therefore it's better to have a RAID as brick, i.e. have RAID 1
(mirroring) for each brick, in this case if the disk is down you
can easily exchange it and rebuild the RAID without going offline,
i.e switching off the volume doing brick manipulations and
switching it back on.
On 08/07/2017 03:04 PM, FERNANDO FREDIANI wrote:
For any RAID 5 or 6 configuration I normally follow a simple gold
rule which gave good results so far:
- up to 4 disks RAID 5
- 5 or more disks RAID 6
However I didn't really understand well the recommendation to use
any RAID with GlusterFS. I always thought that GlusteFS likes to
work in JBOD mode and control the disks (bricks) directlly so you
can create whatever distribution rule you wish, and if a single
disk fails you just replace it and which obviously have the data
replicated from another. The only downside of using in this way is
that the replication data will be flow accross all servers but
that is not much a big issue.
Anyone can elaborate about Using RAID + GlusterFS and JBOD +
On 07/08/2017 03:46, Devin Acosta wrote:
I have recently installed multiple Red Hat Virtualization hosts
for several different companies, and have dealt with the Red Hat
Support Team in depth about optimal configuration in regards to
setting up GlusterFS most efficiently and I wanted to share with
you what I learned.
In general Red Hat Virtualization team frowns upon using each
DISK of the system as just a JBOD, sure there is some protection
by having the data replicated, however, the recommendation is to
use RAID 6 (preferred) or RAID-5, or at least RAID-1 at the very
Here is the direct quote from Red Hat when I asked about RAID and
/"A typical Gluster configuration would use RAID underneath the
bricks. RAID 6 is most typical as it gives you 2 disk failure
protection, but RAID 5 could be used too. Once you have the
RAIDed bricks, you'd then apply the desired replication on top of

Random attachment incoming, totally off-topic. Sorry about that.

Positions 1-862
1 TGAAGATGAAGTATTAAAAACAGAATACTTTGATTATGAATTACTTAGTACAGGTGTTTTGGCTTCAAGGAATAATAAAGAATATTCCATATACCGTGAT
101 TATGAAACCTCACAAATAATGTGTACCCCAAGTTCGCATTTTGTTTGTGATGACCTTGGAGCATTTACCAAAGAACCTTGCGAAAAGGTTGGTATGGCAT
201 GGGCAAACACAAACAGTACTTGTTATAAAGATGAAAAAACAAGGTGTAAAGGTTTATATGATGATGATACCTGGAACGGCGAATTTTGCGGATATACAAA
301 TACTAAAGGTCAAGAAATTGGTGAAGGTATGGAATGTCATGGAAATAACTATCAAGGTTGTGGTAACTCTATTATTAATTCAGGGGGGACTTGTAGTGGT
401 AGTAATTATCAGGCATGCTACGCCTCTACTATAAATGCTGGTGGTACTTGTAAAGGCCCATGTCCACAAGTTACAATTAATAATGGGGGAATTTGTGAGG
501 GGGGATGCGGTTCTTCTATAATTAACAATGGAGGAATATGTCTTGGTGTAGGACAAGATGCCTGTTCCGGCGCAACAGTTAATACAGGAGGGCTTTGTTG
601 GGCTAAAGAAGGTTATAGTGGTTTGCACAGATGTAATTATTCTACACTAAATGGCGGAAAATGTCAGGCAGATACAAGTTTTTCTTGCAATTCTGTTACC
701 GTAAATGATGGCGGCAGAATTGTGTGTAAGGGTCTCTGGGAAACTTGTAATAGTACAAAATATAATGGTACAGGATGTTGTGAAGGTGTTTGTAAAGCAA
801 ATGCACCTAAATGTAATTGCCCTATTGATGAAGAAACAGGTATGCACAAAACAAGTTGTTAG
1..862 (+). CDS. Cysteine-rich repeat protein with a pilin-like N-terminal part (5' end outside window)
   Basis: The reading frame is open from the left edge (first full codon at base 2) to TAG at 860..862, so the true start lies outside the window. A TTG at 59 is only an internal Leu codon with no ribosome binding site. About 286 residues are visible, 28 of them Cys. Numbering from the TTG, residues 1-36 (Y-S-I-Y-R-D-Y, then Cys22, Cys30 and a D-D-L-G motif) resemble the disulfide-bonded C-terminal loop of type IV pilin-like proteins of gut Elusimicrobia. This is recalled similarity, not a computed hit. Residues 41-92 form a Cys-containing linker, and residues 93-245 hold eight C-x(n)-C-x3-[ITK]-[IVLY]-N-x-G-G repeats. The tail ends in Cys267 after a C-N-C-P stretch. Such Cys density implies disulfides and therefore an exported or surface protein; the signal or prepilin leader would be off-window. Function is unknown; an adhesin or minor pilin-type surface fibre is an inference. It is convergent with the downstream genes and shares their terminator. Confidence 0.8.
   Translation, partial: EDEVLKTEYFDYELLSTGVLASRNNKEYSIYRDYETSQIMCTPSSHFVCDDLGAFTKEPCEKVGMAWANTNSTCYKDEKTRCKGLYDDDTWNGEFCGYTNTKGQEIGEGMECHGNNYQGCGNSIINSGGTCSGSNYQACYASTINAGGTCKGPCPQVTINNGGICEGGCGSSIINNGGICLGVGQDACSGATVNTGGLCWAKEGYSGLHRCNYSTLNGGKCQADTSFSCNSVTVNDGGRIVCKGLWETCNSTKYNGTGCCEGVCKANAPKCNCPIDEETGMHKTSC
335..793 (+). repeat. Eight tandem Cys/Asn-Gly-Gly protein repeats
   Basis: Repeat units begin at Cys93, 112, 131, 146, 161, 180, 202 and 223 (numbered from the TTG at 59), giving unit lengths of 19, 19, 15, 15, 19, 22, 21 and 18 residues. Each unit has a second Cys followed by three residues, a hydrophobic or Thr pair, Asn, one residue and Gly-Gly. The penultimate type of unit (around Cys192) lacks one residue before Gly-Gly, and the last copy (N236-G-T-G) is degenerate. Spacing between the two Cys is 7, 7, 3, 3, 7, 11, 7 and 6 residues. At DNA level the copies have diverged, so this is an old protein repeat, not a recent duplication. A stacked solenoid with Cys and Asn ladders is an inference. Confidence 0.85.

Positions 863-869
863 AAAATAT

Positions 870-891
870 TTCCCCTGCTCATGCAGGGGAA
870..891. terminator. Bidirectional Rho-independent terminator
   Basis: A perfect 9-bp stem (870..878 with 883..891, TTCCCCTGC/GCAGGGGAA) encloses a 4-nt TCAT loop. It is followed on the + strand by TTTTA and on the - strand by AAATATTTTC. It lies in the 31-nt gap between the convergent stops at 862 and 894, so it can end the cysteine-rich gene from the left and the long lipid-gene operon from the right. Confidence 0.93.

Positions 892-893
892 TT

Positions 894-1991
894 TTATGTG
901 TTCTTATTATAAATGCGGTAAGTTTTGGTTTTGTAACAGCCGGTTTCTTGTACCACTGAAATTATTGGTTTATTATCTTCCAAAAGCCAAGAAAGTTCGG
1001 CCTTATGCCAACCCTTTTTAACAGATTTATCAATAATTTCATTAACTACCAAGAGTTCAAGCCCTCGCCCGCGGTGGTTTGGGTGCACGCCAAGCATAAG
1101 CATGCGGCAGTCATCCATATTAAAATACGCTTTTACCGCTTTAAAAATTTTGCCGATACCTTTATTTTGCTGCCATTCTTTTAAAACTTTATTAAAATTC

that. The most popular way of doing this would be distributed
replicated with 2x replication. In general you'll get better
performance with larger bricks. 12 drives is often a sweet spot.
Another option would be to create a separate tier using all SSD’s.” /
/In order to SSD tiering from my understanding you would need 1 x
NVMe drive in each server, or 4 x SSD hot tier (it needs to be
distributed, replicated for the hot tier if not using NVME). So
with you only having 1 SSD drive in each server, I’d suggest
maybe looking into the NVME option. /
/Since your using only 3-servers, what I’d probably suggest is to
do (2 Replicas + Arbiter Node), this setup actually doesn’t
require the 3rd server to have big drives at all as it only
stores meta-data about the files and not actually a full copy. /
/Please see the attached document that was given to me by Red Hat
to get more information on this. Hope this information helps you./
Devin Acosta, RHCA, RHVCA
Red Hat Certified Architect
On August 6, 2017 at 7:29:29 PM, Moacir Ferreira
I am willing to assemble a oVirt "pod", made of 3 servers, each
with 2 CPU sockets of 12 cores, 256GB RAM, 7 HDD 10K, 1 SSD. The
idea is to use GlusterFS to provide HA for the VMs. The 3
servers have a dual 40Gb NIC and a dual 10Gb NIC. So my
intention is to create a loop like a server triangle using the
40Gb NICs for virtualization files (VMs .qcow2) access and to
move VMs around the pod (east /west traffic) while using the
10Gb interfaces for giving services to the outside world
This said, my first question is: How should I deploy GlusterFS
in such oVirt scenario? My questions are:
1 - Should I create 3 RAID (i.e.: RAID 5), one on each oVirt
node, and then create a GlusterFS using them?
2 - Instead, should I create a JBOD array made of all server's
3 - What is the best Gluster configuration to provide for HA
while not consuming too much disk space?
4 - Does a oVirt hypervisor pod like I am planning to build, and
the virtualization environment, benefits from tiering when using
a SSD disk? And yes, will Gluster do it by default or I have to
configure it to do so?
At the bottom line, what is the good practice for using
GlusterFS in small pods for enterprises?
You opinion/feedback will be really appreciated!